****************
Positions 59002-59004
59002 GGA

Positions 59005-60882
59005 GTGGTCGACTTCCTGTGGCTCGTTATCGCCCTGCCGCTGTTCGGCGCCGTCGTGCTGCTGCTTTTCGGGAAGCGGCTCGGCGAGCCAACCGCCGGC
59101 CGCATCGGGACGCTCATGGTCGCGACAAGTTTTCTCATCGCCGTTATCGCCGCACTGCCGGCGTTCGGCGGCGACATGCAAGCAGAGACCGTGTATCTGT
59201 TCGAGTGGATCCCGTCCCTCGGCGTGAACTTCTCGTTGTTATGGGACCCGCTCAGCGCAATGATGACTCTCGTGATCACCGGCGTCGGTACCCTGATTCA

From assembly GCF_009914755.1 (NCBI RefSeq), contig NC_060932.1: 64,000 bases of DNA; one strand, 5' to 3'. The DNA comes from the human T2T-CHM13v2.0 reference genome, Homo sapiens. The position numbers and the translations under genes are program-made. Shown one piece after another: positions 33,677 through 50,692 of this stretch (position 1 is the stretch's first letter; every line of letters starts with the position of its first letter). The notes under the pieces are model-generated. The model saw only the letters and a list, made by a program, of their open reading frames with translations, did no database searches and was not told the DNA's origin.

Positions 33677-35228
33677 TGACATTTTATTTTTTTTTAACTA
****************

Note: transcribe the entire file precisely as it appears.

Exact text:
Positions 59002-59004
59002 GGA

Positions 59005-60882
59005 GTGGTCGACTTCCTGTGGCTCGTTATCGCCCTGCCGCTGTTCGGCGCCGTCGTGCTGCTGCTTTTCGGGAAGCGGCTCGGCGAGCCAACCGCCGGC
59101 CGCATCGGGACGCTCATGGTCGCGACAAGTTTTCTCATCGCCGTTATCGCCGCACTGCCGGCGTTCGGCGGCGACATGCAAGCAGAGACCGTGTATCTGT
59201 TCGAGTGGATCCCGTCCCTCGGCGTGAACTTCTCGTTGTTATGGGACCCGCTCAGCGCAATGATGACTCTCGTGATCACCGGCGTCGGTACCCTGATTCA

From assembly GCF_009914755.1 (NCBI RefSeq), contig NC_060932.1: 64,000 bases of DNA; one strand, 5' to 3'. The DNA comes from the human T2T-CHM13v2.0 reference genome, Homo sapiens. The position numbers and the translations under genes are program-made. Shown one piece after another: positions 33,677 through 50,692 of this stretch (position 1 is the stretch's first letter; every line of letters starts with the position of its first letter). The notes under the pieces are model-generated. The model saw only the letters and a list, made by a program, of their open reading frames with translations, did no database searches and was not told the DNA's origin.

Positions 33677-35228
33677 TGACATTTTATTTTTTTTTAACTA